What do you wake to in your day ahead? Is it to claim quiet time to meditate, perhaps to savor your first sips of hot coffee or tea? Whatever your practice is, can you allow the new day to greet you with a fresh hello? As you open your senses to each new day, let the energy of kindness encircle you. Notice how bringing this to the forefront sets a positive tone for the day ahead…. 



Angela Mazur


On my morning commute, the scenery dazzled as one ice- covered tree branch after another bent towards my car as if to welcome me along my way to work. I never tire of the beauty Mother Nature provides. Instead of being bummed out about the icy driveway and sides of the roads, I instead focused on being in the center of such a magical wonderland. I realize that my return ride home will be a different story. The strength of the sun will surely melt most of the ice coating the trees, bushes and shrubs.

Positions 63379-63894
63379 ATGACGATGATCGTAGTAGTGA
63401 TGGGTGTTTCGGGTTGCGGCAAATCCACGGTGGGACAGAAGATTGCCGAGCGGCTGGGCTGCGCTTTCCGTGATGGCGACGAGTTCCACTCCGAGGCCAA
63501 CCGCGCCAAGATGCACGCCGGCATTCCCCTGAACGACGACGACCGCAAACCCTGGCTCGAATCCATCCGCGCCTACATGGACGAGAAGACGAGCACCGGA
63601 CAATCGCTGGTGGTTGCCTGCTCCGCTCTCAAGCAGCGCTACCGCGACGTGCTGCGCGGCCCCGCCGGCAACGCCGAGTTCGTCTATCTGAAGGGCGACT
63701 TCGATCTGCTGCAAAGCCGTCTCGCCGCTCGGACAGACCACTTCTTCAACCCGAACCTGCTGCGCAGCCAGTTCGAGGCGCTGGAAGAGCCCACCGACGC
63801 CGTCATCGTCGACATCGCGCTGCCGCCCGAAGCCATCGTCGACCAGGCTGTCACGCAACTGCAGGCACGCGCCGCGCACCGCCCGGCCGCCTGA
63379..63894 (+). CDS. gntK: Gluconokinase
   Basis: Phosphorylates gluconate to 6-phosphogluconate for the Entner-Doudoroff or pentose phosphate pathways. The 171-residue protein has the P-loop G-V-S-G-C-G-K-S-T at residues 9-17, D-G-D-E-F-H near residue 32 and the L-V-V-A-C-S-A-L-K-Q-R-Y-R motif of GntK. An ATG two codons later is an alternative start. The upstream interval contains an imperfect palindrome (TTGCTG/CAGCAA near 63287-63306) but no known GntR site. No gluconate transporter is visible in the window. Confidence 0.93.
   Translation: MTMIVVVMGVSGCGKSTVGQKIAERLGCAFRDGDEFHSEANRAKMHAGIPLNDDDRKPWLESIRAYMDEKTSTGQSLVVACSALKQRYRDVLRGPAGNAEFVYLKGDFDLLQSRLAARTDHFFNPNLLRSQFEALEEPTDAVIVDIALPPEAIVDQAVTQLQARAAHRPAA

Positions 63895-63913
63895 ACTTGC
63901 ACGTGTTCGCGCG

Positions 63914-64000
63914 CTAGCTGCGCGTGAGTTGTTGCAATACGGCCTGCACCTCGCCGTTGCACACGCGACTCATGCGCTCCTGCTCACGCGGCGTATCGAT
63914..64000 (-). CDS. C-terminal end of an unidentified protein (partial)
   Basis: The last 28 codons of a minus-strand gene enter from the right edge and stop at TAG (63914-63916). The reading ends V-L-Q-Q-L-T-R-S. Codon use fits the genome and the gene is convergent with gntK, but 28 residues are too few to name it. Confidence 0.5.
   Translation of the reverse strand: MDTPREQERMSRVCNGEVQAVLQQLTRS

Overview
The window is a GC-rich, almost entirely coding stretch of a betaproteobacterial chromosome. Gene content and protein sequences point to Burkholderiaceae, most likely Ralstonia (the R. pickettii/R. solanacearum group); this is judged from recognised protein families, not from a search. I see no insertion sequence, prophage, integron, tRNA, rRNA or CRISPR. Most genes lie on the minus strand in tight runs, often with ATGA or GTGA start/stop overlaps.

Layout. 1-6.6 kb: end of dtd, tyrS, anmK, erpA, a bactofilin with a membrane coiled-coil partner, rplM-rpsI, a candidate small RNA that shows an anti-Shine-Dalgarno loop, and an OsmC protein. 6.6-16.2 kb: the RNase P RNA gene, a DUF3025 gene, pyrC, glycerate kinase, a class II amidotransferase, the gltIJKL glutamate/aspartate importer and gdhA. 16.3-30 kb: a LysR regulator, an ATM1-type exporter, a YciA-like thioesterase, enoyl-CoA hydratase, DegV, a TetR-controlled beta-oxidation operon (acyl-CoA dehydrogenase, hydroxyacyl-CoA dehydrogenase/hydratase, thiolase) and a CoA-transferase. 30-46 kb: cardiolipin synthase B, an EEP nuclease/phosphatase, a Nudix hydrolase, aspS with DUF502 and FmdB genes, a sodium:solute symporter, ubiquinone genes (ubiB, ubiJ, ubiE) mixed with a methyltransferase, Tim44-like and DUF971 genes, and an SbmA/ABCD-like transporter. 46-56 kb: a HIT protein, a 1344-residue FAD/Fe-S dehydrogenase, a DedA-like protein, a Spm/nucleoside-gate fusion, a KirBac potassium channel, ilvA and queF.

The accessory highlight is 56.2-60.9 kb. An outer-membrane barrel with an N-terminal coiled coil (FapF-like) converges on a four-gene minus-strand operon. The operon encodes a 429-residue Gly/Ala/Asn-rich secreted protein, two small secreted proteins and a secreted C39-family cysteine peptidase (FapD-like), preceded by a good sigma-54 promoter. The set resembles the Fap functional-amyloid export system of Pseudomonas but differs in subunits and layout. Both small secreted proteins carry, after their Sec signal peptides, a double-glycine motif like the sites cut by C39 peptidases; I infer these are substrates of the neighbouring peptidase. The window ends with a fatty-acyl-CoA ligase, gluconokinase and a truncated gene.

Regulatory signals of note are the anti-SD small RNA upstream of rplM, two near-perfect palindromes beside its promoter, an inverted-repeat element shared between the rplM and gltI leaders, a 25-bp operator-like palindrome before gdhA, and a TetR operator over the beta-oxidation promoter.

So this is how my day began. It continued to offer priceless moments. As I met with my first psychotherapy client, I had just begun to teach him about the Two wolf story when out of the corner of my eye, I noticed this massive bird fly over the river. We both jumped out of our seats to witness an eagle soaring towards the South. It glided over the river with its massive wing span stretched out to full capacity. Wow, what a special sighting indeed!  I believe in coincidences and having an eagle appear just as I am about to share this sacred Cherokee story gave me goosebumps. For those of you not familiar with this story, I want to share it with you.

An old Cherokee chief was teaching his grandson about life…

“A fight is going on inside me,” he said to the boy. 

“It is a terrible fight and it is between two wolves.”

“One is evil- he is anger, envy, sorrow, regret, greed, arrogance, self-pity, guilt, resentment, inferiority, lies, false pride, superiority, self-doubt and ego.”

“The other is good- he is joy, peace, love, hope, serenity, humility, kindness, benevolence, empathy, generosity, truth, compassion, and faith.”

“This same fight is going on inside you— and inside every other person, too.”